As for the inadequate resources, answers for the first two issues and your consulting question would seem to say that a consultant COULD potentially offer an affordable solution for the first two problems to a small business owner… if given a chance. When employed, there were a number of situations where I would read a regulatory requirement that the other managers in the company thought was a “show stopper” and could show my employer why, within the same regulation, our company was actually exempt from having to comply with the requirement. I remember being challenged with words like: “I thought you were supposed to be ENFORCING” the quality regulation, not circumventing it!” I would respond by saying…. “I AM enforcing the regulation. I am NOT circumventing it. I am simply explaining to you why it does not apply to our operation. The exception is written right into the regulation… but you need to know where to find it.”

Postscript from Diane:

If you are starting a small business, there are more open resources available to help you bring your organization closer to compliance today than there have ever been in the past.  Google(tm) is an amazing tool.  You can find no cost or low cost webinars on just about every quality system or compliance topic.  The U.S. Government posts every Federal Regulation and Compliance Guidance Document on-line, at no expense to businesses.  There are several free on-line and paper copy trade publications that offer outstanding articles, tools and training.  Discussion boards and answer pages, such as those offered by LinkedIn, empower you to ask nearly anonymous questions of some of the top professionals in the quality-related disciplines and receive timely answers, for free.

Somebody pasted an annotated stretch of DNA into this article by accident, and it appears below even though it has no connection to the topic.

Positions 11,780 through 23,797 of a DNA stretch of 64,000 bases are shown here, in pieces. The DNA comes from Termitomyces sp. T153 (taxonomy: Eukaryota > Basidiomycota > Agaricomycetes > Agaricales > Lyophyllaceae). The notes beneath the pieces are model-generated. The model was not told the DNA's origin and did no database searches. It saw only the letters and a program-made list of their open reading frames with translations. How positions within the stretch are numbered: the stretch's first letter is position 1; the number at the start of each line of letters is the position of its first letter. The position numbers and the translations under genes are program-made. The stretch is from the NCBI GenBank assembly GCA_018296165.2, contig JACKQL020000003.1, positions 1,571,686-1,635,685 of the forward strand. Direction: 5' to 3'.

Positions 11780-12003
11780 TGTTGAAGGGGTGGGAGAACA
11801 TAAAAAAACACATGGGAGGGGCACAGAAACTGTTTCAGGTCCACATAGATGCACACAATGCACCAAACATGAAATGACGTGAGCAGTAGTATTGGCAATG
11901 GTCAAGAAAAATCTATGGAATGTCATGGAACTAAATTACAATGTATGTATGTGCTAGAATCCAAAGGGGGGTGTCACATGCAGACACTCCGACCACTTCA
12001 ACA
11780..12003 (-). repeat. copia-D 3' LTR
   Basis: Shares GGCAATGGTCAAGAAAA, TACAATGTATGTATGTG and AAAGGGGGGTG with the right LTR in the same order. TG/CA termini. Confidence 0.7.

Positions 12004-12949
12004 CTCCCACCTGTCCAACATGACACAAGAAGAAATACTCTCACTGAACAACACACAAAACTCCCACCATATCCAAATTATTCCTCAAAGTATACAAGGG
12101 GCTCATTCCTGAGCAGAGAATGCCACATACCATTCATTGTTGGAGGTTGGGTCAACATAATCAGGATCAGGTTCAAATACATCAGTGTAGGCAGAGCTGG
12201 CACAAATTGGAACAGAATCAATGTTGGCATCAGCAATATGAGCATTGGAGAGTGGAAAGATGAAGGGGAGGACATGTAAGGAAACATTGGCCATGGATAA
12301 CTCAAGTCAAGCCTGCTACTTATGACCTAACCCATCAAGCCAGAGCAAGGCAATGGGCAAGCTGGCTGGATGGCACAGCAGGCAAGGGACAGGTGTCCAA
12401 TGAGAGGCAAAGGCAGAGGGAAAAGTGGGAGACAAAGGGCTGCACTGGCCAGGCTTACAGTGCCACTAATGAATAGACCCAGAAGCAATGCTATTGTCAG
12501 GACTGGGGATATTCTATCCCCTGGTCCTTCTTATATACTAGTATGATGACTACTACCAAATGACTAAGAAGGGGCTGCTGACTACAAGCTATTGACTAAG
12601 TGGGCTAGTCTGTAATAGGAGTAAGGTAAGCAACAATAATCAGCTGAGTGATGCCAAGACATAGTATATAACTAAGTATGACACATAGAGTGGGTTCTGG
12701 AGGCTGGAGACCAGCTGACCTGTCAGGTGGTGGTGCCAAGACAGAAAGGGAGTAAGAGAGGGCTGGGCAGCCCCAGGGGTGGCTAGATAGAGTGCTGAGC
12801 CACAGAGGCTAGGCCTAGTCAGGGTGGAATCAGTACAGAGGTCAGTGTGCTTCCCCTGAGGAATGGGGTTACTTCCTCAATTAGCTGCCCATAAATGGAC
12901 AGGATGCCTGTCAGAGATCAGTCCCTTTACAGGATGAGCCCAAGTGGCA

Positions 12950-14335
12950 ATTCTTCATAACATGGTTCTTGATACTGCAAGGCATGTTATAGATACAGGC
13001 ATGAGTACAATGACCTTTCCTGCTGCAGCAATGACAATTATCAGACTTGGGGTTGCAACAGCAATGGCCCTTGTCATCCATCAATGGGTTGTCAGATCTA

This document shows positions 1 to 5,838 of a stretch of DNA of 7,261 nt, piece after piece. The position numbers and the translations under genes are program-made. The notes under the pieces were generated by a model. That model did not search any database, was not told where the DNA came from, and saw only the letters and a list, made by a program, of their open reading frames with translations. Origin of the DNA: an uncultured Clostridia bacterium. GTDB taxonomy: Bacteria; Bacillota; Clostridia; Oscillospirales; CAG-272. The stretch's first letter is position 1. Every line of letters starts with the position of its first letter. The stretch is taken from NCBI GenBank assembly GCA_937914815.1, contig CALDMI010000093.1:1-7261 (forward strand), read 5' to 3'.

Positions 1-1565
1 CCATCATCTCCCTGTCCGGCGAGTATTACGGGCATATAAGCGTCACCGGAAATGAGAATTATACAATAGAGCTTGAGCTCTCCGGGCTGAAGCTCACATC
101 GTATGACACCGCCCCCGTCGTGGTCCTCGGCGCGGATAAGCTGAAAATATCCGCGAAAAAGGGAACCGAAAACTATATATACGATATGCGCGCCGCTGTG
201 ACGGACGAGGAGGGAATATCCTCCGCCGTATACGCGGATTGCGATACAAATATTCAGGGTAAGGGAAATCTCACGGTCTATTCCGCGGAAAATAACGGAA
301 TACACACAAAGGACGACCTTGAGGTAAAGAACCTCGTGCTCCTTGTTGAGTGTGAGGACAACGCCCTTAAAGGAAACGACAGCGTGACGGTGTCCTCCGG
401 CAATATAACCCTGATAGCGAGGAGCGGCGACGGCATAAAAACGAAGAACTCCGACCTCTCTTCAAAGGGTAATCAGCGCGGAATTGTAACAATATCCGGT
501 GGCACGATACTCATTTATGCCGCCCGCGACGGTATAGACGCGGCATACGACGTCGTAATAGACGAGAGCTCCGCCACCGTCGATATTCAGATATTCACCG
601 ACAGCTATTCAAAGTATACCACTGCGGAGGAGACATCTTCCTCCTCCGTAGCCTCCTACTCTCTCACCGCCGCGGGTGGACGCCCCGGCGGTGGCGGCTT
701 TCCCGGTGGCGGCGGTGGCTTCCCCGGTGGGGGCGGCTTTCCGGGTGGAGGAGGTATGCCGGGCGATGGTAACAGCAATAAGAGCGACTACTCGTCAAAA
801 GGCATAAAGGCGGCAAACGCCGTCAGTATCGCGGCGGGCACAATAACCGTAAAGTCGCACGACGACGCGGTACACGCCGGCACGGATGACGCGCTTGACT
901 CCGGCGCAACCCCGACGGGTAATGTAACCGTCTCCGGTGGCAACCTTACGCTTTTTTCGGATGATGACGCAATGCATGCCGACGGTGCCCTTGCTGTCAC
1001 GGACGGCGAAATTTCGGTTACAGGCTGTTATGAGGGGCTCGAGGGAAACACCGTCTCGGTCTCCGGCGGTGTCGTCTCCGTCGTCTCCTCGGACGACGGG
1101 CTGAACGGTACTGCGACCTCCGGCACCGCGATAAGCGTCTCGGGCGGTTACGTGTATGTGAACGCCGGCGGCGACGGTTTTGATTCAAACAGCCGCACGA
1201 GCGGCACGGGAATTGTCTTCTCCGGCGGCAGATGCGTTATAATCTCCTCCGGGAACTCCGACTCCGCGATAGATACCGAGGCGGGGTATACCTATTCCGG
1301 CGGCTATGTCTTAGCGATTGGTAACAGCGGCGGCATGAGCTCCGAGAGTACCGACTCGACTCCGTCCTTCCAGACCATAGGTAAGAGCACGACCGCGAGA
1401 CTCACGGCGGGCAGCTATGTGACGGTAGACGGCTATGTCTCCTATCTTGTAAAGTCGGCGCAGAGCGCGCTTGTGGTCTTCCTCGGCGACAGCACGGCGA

For ideas about how to implement a compliant quality-management system for your small business, I recommend you start by browsing the helpful links, downloads, forms, templates and presentation handouts provided at no cost to you via the CAPAtrak website.

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Posted in Blogroll, Day-to-Day Observations, Quality-Related LinkedIn Answers, Social Commentary | Tagged: , , , , , , , , , , , , , , , , , , | 1 Comment »

ISO 9001 Management Review Agenda Template

Posted by Diane Kulisek on November 8, 2009

Management Review Agenda Template

Click Image to Download

This editable MS Word template addresses the agenda ‘inputs’ required by ISO 9001 and can be downloaded immediately.  No request form needs to be filled out.  Just click HERE or on the image of the template.

One of the basic requirements of ISO 9001:2008 is that a Formal (documented) Top Management Review of the Quality Management System be held at planned intervals (reference: Section 5.6 of the standard).  It is typical for third party assessors to require a planned interval of: ‘at least once per year’.  

There are specific ‘review inputs’ (topics and accompanying data) that must be addressed during the review in order to comply with the standard… and there are specific ‘review outputs’ (outcomes, including actions) that must be achieved. 

For a list of all records required by ISO 9001:2008, visit the ISO website and take a look at the table at the bottom of ISO/TC 176/SC 2/N525R2, “Introduction and support package: Guidance on the documentation requirements of ISO 9001:2008”  titled: “Annex B: Records Required by ISO 9001:2008”.